DMU research shows how workers' online behaviour is putting firms at risk

The extent that companies are being put at risk of cyber crime by staff who share passwords, log onto insecure sites at work or click on links in emails has been laid bare in a new poll.

INSET cyber story

Delegates at an event run by De Montfort University Leicester (DMU) were the first to hear results of a survey of more than 500 people from companies across Leicester, Leicestershire and the region.

Dr Lee Hadlington, cyber psychologist at DMU, carried out the work and revealed his preliminary findings for the first time to companies at his event for Leicester Business Festival. The festival, the biggest showcase for businesses across Leicester and Leicestershire, has been sponsored by Leicester Castle Business School.

The survey asked people about their own attitudes to cyber crime and how they behaved while online at work – for example, by bringing in their own USB sticks or using personal emails.

Among the findings were:

•    69% have the same password to log into multiple websites
•    33% brought their own USB sticks to plug in to work devices
•    27% shared their passwords with friends or colleagues
•    24% downloaded data from unsecure websites (eg streaming TV programmes)
•    72% clicked on links contained in emails they believed were from friends or colleagues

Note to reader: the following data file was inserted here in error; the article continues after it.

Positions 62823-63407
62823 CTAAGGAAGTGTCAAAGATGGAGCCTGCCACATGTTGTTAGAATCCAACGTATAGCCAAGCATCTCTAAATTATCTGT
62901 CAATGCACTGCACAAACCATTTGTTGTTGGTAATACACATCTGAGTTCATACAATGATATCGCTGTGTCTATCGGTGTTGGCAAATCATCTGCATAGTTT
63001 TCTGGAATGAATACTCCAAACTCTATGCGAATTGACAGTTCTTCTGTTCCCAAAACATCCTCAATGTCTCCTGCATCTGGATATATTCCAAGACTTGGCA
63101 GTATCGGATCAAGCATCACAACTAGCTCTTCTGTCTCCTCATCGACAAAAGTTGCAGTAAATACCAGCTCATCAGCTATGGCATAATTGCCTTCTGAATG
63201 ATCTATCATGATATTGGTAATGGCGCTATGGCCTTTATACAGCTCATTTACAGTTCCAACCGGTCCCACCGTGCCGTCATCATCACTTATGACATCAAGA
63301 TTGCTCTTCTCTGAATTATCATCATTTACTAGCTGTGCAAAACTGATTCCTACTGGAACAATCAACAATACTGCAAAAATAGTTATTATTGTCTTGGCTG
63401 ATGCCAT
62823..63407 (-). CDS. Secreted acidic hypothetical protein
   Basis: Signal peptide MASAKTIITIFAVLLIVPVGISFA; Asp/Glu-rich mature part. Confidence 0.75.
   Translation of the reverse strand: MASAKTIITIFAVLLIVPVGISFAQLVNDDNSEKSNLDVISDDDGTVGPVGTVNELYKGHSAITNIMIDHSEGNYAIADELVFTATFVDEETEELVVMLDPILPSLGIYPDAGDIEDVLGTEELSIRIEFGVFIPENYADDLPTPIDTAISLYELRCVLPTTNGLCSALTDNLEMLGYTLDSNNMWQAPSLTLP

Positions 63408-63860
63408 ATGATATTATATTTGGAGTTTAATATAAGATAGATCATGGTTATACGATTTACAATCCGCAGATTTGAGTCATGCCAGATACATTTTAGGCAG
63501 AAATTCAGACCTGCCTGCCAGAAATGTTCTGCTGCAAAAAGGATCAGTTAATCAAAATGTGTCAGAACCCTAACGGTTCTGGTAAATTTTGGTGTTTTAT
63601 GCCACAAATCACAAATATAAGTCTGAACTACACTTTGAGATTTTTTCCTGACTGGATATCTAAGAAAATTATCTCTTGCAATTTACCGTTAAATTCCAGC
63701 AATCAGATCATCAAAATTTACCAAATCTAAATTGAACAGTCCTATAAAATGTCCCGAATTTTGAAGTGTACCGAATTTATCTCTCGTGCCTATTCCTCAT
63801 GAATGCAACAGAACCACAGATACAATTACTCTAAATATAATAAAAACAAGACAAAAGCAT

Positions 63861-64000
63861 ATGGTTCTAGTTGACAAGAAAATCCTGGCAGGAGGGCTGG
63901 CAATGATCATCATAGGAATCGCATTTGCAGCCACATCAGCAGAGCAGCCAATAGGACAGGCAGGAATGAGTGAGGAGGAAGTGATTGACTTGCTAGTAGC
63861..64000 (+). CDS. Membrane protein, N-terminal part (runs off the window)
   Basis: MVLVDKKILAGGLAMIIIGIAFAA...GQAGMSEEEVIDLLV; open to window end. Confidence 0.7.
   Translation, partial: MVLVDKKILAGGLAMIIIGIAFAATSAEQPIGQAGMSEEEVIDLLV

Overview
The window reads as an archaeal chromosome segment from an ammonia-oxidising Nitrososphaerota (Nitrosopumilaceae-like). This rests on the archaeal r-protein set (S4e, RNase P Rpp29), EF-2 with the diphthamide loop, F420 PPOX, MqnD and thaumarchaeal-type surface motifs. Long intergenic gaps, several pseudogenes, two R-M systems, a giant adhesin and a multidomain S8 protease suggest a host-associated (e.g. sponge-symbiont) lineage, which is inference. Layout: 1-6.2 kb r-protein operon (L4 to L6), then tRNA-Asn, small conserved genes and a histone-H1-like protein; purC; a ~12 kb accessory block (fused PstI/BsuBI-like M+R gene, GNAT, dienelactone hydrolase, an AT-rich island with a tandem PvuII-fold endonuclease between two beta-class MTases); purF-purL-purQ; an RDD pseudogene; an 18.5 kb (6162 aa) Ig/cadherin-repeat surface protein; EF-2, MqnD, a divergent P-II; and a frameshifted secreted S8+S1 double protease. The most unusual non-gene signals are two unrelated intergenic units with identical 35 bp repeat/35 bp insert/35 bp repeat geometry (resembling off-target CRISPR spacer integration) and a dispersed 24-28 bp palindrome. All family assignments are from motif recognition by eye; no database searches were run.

•    98% said it was entirely the responsibility of the management to protect the company against cyber attacks

Dr Hadlington said he was shocked by the findings. He said: “I didn’t think that the data on risky online behaviours would be that bad.

“People are engaging in positive behaviours, such as installing the latest updates on their phones and keeping anti-virus software up to date, but something seems to happen when they walk through the company door, where they hand over all responsibilities to the company.

“It only needs one person responding to a spam email to put that company at risk.”

The survey involved 538 people from more than 500 companies. The majority of firms employed more than 250 people. The highest response rate came from 25-34 year olds.

DMU can analyse individual company staff to discover and runs training courses to make people more aware of ‘risky behaviours’ which could put security at risk. The university works with the Home Office and police to try to understand how and people behave online and what motivates their behaviours.

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As part of the event, digital forensics consultancy IntaForensics staged a demonstration showing how easy it was to hack into a company’s site.

Neil Campbell is from website company Silverdisc, of Northamptonshire, which founded the Northants Resilience Forum to help businesses in the county be more aware of the risks.

He said: “I thought the statistics were shocking in how high the numbers were – it shows how much is at risk. You would be surprised how easy it is to break into websites.”

Posted on Tuesday 8th November 2016

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